Us going together makes all the difference in the world.  If I were trying to do this on my own, I’d be hitting snooze 4 times, 5 times, and then “oops, it’s too late to go now.”  But he’s more regimented than I am, and I’m accountable to him.  

I certainly get tired earlier at night now.  We are heading to bed at 10, instead of 11:30 or so.  But that’s okay, too.  

The only thing that will stop us is (a) if I have a trial or other work-related thing that requires me to get to work before 8:30, or (b) we get sick.  (Which David’s body is trying to do right now, but we aren’t letting it.)  

I’m very optimistic that this will help bring the change I need.

Despite being oh-so-very-tired in the evenings, I’ve also been working to keep up with the clutter and messes in the house on a daily basis.  I’m making myself lists of “tasks” that I need to complete each night.  I’m not tackling huge projects on weeknights, but doing little things.  The list includes things like “clean off the living room end table” and “sweep the stairs” – just things I can do quickly but contributes to me being caught up.  Once I’m home and tired and I think “the house is a mess” – it’s too huge and I am less capable of breaking it down.  So I make the lists during the day, and at night it feels good to cross things off.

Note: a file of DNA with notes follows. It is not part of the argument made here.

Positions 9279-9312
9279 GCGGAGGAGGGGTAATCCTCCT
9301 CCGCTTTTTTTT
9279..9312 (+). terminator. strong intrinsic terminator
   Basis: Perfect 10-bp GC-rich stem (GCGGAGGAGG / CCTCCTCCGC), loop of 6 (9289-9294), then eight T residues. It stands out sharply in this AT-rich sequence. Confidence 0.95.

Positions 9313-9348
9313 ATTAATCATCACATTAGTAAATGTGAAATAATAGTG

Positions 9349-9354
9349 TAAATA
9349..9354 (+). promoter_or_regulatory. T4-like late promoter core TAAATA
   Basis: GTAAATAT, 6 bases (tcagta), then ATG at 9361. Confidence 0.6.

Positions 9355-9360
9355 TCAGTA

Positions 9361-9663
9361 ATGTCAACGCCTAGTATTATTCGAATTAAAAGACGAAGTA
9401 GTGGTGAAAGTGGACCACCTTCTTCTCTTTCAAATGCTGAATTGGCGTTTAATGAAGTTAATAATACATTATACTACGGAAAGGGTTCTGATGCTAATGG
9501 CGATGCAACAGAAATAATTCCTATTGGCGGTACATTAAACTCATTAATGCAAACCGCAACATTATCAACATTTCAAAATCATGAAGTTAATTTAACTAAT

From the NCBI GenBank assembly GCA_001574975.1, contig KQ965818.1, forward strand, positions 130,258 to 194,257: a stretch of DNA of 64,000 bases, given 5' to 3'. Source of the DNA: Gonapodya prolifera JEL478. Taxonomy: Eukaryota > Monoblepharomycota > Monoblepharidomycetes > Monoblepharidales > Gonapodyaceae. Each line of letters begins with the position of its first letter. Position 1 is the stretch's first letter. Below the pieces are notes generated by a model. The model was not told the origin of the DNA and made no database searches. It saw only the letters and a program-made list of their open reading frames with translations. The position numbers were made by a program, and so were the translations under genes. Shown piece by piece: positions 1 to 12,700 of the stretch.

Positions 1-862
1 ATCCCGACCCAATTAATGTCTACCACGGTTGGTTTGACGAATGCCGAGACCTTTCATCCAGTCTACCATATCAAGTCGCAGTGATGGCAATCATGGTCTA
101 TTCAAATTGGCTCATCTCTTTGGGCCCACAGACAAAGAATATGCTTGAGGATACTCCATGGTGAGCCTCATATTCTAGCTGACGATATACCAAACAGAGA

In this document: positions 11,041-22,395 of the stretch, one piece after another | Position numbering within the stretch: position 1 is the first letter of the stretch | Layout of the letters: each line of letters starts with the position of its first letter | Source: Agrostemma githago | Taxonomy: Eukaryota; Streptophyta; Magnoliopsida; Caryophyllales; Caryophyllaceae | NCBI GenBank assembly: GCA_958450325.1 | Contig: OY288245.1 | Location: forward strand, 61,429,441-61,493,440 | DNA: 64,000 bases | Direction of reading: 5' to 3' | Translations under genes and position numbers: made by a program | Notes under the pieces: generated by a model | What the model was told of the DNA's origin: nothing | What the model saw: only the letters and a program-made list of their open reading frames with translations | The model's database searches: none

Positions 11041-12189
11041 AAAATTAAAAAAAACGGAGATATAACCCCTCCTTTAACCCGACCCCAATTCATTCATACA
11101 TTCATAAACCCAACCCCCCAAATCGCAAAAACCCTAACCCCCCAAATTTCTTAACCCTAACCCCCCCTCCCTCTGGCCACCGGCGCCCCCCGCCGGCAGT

This worked well until I had a couple of nights where I had to work late, and I didn’t get to the tasks.  But I can catch up on the weekend, and still be good.  

On the money front – I put myself on a very tight budget.  Not only saving every penny that I can, but also aggressively paying off debt.  Personal debt is not factored in when colleges give aid packages.  My car payment and credit card payments are monies that I will be expected to give to colleges.  So I’m working to get rid of as much of that as I can before August.  Fortunately, I don’t have huge credit card balances, and so I can make a real dent.  With my plan, I should have no credit card debt by 2016.  Law school loans, however, are a different story.  Those are still there, in all of their $100,000+ glory.